New Hampshire Negligent Homicide Defense

Posted by Ryan Russman | Oct 28, 2013 | 0 Comments

Negligent homicide in New Hampshire is a crime whereby the death of another person was caused by an unintentional act of another, and was the result of conduct in which the defendant was remiss in doing or not doing something that is in violation of the law.

Under the civil law of negligence, a person has a duty to use ordinary care when engaging in certain behavior such as driving an automobile. If that person's behavior was grossly negligent, such as driving a car with an elevated blood alcohol level, he or she could be charged and found guilty of criminally negligent homicide if a fatality was a consequence of their unlawful behavior.

In some jurisdictions, negligent homicide is also referred to as manslaughter, meaning that the act contained no malice, intent, or premeditation to commit homicide. If you or a loved one have been charged with negligent homicide, generally a Class B felony, you need the services of a skilled NH felony defense attorney who can offer you the best possible defense.


In these cases, the actor has engaged in an activity that grossly deviates from his or her duty of exercising ordinary care. For instance, you may not drive a motor vehicle under the influence of alcohol or drugs because you know or should know that it severely impairs your judgment while operating a machine that has a high potential to cause death in a collision.

Caretakers or guardians of the elderly have a duty of care to them just as parents have a duty to their children to provide them with adequate nutrition and to keep them safe and healthy. Allowing someone under your care to accumulate bed sores that leads to a fatal infection; to keep them in unsanitary conditions; or to fail to adequately provide food and medical treatment to a child or an elderly person under your care, can subject you to being charged with negligent homicide if that person succumbs due to your neglect.


Under New Hampshire Revised Statutes 630:3, a person who negligently causes the death of another person is guilty of a Class B felony. The offense carries a term of imprisonment of 3 years and 6 months to 7 years and a fine of $4,000.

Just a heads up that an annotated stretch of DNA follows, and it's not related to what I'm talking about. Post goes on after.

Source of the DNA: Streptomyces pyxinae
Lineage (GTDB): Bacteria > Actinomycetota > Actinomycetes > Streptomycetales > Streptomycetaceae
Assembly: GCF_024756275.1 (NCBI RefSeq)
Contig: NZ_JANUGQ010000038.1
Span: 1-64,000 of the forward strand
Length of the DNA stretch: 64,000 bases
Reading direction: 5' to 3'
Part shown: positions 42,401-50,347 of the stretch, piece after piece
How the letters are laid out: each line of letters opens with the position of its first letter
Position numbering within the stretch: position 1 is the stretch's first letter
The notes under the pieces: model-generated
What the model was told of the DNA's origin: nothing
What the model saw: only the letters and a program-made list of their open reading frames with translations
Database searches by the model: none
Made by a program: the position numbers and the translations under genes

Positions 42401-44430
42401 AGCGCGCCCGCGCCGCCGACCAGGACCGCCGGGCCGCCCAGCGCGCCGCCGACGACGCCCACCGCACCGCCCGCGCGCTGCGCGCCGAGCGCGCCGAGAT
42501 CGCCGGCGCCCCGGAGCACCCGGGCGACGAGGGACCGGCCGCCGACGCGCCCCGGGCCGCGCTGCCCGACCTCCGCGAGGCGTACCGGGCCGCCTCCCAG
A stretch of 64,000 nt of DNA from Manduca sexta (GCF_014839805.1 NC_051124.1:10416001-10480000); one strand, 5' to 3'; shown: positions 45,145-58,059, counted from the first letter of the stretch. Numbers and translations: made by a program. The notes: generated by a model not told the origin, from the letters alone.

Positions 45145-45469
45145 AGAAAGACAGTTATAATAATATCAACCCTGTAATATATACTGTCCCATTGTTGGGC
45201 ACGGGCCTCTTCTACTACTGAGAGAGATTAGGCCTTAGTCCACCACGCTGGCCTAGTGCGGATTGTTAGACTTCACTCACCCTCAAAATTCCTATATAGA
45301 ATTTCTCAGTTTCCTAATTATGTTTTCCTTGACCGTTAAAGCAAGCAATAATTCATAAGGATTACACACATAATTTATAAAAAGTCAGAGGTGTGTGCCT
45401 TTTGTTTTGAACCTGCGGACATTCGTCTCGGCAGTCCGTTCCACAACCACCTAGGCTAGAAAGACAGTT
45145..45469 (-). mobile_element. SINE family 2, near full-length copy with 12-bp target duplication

You can also be charged with a Class A felony if you caused a death by being under the influence of alcohol or a drug while operating a boat, automobile, motorcycle, or motorboat, sailboat, paddleboat or one with oars. This carries a minimum prison sentence of 7 years and 6 months to 15 years and a fine of $4000.

If your negligent homicide conviction involved operating a motor vehicle or other propelled vehicle while under the influence, you may lose your driver's license for up to 7 years. In any negligent homicide case where alcohol was involved, the court can also require that your driver's license be revoked for 7 years and that your license not be reinstated until you receive an ignition interlock device installed on all your vehicles for up to 5 years.

Unless your negligent homicide conviction was driving under the influence, you can petition the court to expunge a Class B felony after 5 years following completion of sentence and probation or parole. For most Class A felonies, the waiting period to petition the court is 10 years.


Ryan Russman has the experience and knowledge in homicide cases to vigorously defend you and to protect all of your constitutional rights. You face serious prison time and significant obstacles with a felony conviction that can affect your ability to find employment, rent or buy a home, travel, obtain credit, or obtain a professional license. Your future demands someone who can thoroughly explore any possible defense and assure you the best possible outcome.

About the Author

Ryan Russman

Attorney Ryan Russman has dedicated his career to fighting for the rights of New Hampshire citizens. His practice, based in Exeter (Rockingham County) New Hampshire, is limited to cases involving DWI and DUI, other motor vehicle and criminal cases, and many cases involving personal injury. He is, however, best known as one of New Hampshire's leading legal authorities on DWI.


There are no comments for this post. Be the first and Add your Comment below.

Leave a Comment